This is an archived post from Wishes on Eyelashes, a previous incarnation of this site.
Robbie thinks his new album is intellectual. It’s not. Neither is it very good.
After the incredibly successful Escapology was finished, Sony offered Robbie Williams and partner Guy Chambers a lucrative contract to write exclusively for them. Robbie took £80million, Guy Chambers said no.
New cohort Stephen Duffy has been brought in for Robbie’s latest offering, a partnership which should’ve led to great things.
“It’s taken two and a half years to write this album, hence the title Intensive Care” says the king of pop in the bonus DVD to this his fifth studio album.
It seems Sony are desperate to not let us forget this. The selling point, amidst the uninspiring blanket promotion, for this album was the deep, revealing lyrics that it contains.
Unfortunately this is far from the case.
‘The trouble with me, I’ve got a head full of fuck’ (‘The Trouble With Me’) is not ‘starling news’ as new cohort Stephen Duffy might claim, but one in a long line of pseudo-emotive lyrics.
Even the musical inspiration in this album is poor. ‘Sin Sin Sin’ sounds like Robbie covering a Lightning Seeds song; ‘Your Gay Friend’ is sing-a-long-a-ska in Reel Big Fish fashion (albeit the most toe-tapping track on the album); and the less said about supposed mini gangster opera ‘Tripping’, the better.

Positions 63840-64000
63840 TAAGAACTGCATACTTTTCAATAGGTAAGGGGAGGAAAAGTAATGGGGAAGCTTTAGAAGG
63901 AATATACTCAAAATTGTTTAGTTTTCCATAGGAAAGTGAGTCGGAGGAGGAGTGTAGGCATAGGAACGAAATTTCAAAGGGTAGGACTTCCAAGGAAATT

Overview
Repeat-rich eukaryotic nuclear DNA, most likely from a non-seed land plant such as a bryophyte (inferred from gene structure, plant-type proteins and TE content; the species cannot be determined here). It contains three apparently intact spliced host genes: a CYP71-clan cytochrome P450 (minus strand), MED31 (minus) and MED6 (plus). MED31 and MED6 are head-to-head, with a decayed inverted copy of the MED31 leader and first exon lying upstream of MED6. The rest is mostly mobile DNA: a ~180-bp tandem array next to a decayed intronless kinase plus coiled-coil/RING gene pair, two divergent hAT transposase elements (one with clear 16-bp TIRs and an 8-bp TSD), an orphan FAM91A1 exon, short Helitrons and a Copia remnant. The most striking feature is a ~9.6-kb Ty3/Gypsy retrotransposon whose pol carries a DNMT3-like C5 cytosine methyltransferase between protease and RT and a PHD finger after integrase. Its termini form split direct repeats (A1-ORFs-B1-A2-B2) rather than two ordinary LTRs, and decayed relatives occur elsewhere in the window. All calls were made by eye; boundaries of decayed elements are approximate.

Having said that there are, thankfully, some moments of greatness. His heartfelt homage to Elvis, ‘Advertising Space’ is simply brilliant and surely a future Number One. Similarly ‘King Of Bloke And Bird’ and ‘Please Don’t Die’ are warming ballads that remind of Robbie of old.
The Rolling Stones inspired ‘A Place To Crash’ even shows he still has the power to entertain as well as croon.
Quite why anyone thought we wanted to hear Robbie Williams singing country, reggae, or karaoke-pop is anyone’s guess.
‘You can’t say I haven’t tried, perhaps I tried to hard’ Robbie said on his last album. Bet he didn’t think it would’ve been so appropriate to his next album.
‘Intensive Care’ is on course to outsell the whole of the Top 20 combined on its first week of release. For an album that promised so much it seems a shame to disappoint so many people.
It is not so much a grown-up improvement for Robbie Williams as an unsuccessful, lacklustre attempt to be different from the past. Penny for the Guy anyone?